The ALCF’s data storage system is used to retain the data generated by simulations and visualizations. Disk storage provides intermediate-term storage for active projects, offering a means to access, analyze, and share simulation results. Tape storage is used to archive data from completed projects.
The ALCF has Lustre file systems and GPFS file systems for data storage:
A Lustre file system residing on an HPE ClusterStor E1000 platform equipped with 100 Petabytes of usable capacity across 8480 disk drives. This ClusterStor platform provides 160 Object Storage Targets and 40 Metadata Targets with an aggregate data transfer rate of 650GB/s.
Primary use of Grand is Compute campaign storage. Also see Theta Disk Quota, Data Policy, and Data Transfer.
A Lustre file system residing on an HPE ClusterStor E1000 platform equipped with 100 Petabytes of usable capacity across 8480 disk drives. This ClusterStor platform also provides 160 Object Storage Targets and 40 Metadata Targets with an aggregate data transfer rate of 650GB/s.
Primary use of Eagle is data sharing with the research community. Eagle has community sharing capabilities which allow PIs to share their project data with external collaborators using Globus. Also see Theta Disk Quota and Data Policy.
A Lustre file system residing on an HPE Sonexion 3000 storage array with a usable capacity of 9.2PB and an aggregate data transfer rate of 240GB/s. Also see Theta Disk Quota and Data Policy.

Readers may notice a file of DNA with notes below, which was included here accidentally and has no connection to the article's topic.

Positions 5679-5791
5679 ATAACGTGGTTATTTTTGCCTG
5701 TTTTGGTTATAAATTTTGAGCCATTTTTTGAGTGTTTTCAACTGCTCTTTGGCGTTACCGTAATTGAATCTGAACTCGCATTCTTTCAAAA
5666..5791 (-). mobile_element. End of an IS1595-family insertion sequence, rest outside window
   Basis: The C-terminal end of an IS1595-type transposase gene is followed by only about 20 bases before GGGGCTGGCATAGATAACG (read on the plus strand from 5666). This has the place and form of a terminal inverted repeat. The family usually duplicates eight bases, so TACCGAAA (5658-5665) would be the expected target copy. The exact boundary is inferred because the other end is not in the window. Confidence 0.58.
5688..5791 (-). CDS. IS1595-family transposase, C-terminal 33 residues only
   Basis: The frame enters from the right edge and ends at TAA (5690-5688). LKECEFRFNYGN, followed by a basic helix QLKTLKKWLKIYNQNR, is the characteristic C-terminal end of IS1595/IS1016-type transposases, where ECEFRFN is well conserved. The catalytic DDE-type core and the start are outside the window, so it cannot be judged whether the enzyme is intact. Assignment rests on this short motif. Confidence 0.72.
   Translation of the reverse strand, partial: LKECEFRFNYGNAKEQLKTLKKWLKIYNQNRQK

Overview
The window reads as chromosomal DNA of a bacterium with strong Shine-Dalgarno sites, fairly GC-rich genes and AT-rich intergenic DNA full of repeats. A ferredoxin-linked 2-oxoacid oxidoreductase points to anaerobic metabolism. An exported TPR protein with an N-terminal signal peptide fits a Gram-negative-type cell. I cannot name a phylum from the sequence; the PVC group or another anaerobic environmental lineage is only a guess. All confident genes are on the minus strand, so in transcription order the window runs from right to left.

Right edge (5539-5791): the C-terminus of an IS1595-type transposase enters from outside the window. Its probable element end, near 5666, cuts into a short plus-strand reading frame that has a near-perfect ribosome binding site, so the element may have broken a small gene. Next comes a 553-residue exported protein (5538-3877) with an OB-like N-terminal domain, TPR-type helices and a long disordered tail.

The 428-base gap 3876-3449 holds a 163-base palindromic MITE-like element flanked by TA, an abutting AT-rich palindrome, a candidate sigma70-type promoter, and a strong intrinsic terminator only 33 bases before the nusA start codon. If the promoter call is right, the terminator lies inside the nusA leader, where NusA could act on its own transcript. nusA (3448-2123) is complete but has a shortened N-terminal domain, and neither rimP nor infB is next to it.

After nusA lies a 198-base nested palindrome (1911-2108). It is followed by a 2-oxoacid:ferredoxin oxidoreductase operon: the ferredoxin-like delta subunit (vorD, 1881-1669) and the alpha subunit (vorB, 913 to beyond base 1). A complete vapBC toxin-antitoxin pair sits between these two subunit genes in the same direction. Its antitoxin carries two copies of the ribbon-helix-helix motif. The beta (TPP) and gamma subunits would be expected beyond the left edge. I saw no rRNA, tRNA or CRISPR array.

A GPFS file system that resides on an IBM Elastic Storage System (ESS) cluster with a usable capacity of 7.9PB and an aggregate data transfer rate of 400GB/s.
Compute projects are mapped to the file system that best matches their storage and performance needs.
Mira, Cetus, and Vesta have been decommissioned. For additional details and instructions on how to transfer data, please visit Decommissioning Mira
ALCF computing resources share three 10,000-slot libraries using LTO6 and LTO8 tape technology. The LTO tape drives have built-in hardware compression with compression ratios typically between 1.25:1 and 2:1, depending on the data, giving an effective capacity of approximately 65PB. Also see Data Transfer and HPSS.
Networking is the fabric that ties all of the ALCF’s computing systems together.
The HPE Cray Theta system uses an internal proprietary network technology, known as Aries, for communicating between nodes. For more information about the Aries network, please see Theta/ThetaGPU Machine Overview.
InfiniBand enables communication between system I/O nodes and the various storage systems described above. The Production HPC SAN is built upon NVIDIA Mellanox High Data Rate (HDR) InfiniBand hardware. Two 800-port core switches provide the backbone links between eighty edge switches, yielding 1600 total available host ports, each at 200Gbps, in a non-blocking fat-tree topology. The full bisection bandwidth of this fabric is 320Tbps. The HPC SAN is maintained by the NVIDIA Mellanox Unified Fabric Manager (UFM), providing Adaptive Routing to avoid congestion, as well as the NVIDIA Mellanox Self-Healing Interconnect Enhancement for InteLligent Datacenters (SHIELD) resiliency system for link fault detection and recovery.
When external communications are required, Ethernet is the interconnect of choice. Remote user access, systems maintenance and management, as well as high performance data transfers are all enabled by the Local Area Network (LAN) and Wide Area Network (WAN) Ethernet infrastructure. This connectivity is built upon a combination of Extreme Networks SLX & MLXe routers and NVIDIA Mellanox Ethernet switches.
ALCF systems connect to other research institutions over multiple 100Gbps Ethernet circuits that link to many high performance research networks, including local and regional networks like the Metropolitan Research and Education Network (MREN), as well as national and international networks like the Energy Sciences Network (ESnet) and Internet2.